This situation is more than bad PR, company officials soon realize, and erupts into a national emergency. In typical horror-movie style, the patients-turned-zombies spare no one, attacking without hesitation and at the least-expected moments.
Unlike similarly themed bio-thrillers that get caught up in the special effects, there’s a real personality to root for in “The Devil’s Playground.” Angela (MyAnna Buring), a striking blond, is the only survivor of the experiment as she - and the child she is carrying - are immune to the devastating side effects of the drug.
The drug company, eager to put an end to the catastrophe in whatever way it can, dispatches a burly mercenary named Cole (Craig Fairbrass) to go after her, but Angela is determined not to go back.
Faced first-hand with the sheer terror imposed by his employer’s mistakes, Cole has doubts about the job he is assigned. We watch with great anticipation as Cole’s conscience starts to get the best of him - that is, if he can survive the blood-thirsty zombies that attack around every corner.
The Girl with the Dragon Tattoo (18)
Disgraced journalist Mikael Blomkvist (Daniel Craig) is given a chance at career resurrection when he is asked to locate a young heiress who went missing nearly 40 years before.
Computer hacker and asocial Lisbeth Salander (Rooney Mara) is eventually brought on to assist him - though at times roles reverse as she begins to both unravel the mystery and execute personal demons with efficient and often bloody adroitness.
David Fincher’s latest directorial work comes two years on the tail of the Swedish adaptation, and less than a decade after the posthumous publication of Swedish novelist Stieg Larsson’s Millennium Trilogy, on which the film is based and which sold 50 million copies in 46 countries, becoming a worldwide literary blockbuster.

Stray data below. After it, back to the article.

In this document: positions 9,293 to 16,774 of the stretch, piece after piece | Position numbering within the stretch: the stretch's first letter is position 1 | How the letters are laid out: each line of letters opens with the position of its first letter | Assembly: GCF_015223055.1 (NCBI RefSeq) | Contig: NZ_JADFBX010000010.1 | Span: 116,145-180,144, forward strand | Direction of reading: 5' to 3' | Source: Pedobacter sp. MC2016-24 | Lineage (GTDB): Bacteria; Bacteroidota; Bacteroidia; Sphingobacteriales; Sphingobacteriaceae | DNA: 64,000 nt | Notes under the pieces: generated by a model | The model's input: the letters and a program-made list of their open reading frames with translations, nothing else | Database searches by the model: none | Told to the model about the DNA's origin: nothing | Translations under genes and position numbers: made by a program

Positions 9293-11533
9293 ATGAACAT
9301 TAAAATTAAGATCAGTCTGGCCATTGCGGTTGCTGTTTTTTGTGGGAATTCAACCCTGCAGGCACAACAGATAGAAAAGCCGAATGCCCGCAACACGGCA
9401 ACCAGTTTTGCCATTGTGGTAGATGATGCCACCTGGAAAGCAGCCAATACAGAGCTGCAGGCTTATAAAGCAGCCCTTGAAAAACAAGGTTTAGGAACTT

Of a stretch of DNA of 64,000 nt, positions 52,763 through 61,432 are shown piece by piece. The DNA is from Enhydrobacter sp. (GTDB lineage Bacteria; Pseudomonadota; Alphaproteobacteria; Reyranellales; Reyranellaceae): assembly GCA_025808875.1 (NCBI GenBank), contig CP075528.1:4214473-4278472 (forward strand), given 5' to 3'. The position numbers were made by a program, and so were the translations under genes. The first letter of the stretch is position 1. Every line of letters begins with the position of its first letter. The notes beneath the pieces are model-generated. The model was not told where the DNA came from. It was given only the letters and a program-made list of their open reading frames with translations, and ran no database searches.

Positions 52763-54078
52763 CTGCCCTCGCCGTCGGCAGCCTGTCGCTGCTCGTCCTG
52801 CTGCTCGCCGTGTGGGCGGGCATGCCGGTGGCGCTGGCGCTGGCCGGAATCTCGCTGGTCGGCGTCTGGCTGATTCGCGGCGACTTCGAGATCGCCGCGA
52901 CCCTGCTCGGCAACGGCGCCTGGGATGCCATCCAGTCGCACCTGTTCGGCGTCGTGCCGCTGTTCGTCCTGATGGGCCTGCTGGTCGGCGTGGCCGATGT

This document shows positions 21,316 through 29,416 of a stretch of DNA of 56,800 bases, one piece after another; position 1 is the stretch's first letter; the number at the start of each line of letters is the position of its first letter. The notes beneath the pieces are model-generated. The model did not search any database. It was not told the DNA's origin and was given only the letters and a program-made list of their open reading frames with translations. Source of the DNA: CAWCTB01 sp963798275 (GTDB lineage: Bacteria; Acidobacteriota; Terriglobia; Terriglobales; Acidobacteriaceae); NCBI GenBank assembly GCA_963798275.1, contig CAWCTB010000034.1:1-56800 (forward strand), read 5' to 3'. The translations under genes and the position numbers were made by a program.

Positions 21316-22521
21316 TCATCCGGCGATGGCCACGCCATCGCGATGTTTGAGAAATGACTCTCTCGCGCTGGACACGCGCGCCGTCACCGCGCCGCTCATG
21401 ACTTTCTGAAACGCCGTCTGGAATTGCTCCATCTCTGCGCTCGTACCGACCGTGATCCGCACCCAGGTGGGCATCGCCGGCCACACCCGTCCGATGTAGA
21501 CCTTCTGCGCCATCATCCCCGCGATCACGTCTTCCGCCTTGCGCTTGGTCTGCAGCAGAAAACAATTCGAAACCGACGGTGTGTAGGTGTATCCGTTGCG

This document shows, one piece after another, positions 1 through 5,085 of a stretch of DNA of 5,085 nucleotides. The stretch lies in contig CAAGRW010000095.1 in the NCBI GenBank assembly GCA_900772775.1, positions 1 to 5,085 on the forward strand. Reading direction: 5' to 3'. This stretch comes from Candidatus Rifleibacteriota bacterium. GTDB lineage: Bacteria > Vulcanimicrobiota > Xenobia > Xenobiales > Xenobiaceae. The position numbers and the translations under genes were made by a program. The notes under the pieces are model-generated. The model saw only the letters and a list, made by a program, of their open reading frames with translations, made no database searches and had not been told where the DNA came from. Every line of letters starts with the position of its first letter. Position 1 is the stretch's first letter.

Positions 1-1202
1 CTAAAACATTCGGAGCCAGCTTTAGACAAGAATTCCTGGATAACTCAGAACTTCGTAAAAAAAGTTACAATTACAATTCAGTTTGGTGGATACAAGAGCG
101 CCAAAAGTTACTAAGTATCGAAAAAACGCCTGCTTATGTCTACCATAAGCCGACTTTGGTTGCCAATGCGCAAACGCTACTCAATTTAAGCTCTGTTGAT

The movie seems likely to set on a similar course, with strong deliveries from Daniel Craig and a star-forging breakout performance from Rooney Mara.
Fincher, best known for “Fight Club” (1999) and “The Social Network” (2010) manages to transmute a dense crime novel into a smoldering thriller, and is credited by Ben Sachs of the Chicago Reader for “a triumph of craftsmanship over material.”
The Darkest Hour (12)
Five young people, on the holiday of a lifetime in Moscow, are caught up in an alien invasion attempt. The aliens are not little green men or anything you might recognise for that matter. They are invisible. Here to sap Earth of its energy and, while they are at it, destroy all life on the planet.
Somewhat inexplicably set in Moscow, the film follows a group of five attractive young people who battle against the odds to survive against the ruthless alien invaders.
The screenplay, which has been criticized as lazy and one-dimensional, mainly due to the fact that making the aliens invisible is perhaps the easiest way to get around the problems of what aliens should look like, was written by Jon Spaihts, a credited writer on Ridley Scott’s much anticipated “Prometheus.”
Director Chris Gorak, who was art director on “Fight Club,” “Minority Report” and “Fear and Loathing in Las Vegas,” makes only his second attempt at directing with “The Darkest Hour.”
“The Darkest Hour” seems to have little to offer in the way of originality and composed of elements you may well recognise from every other alien invasion film you have ever seen.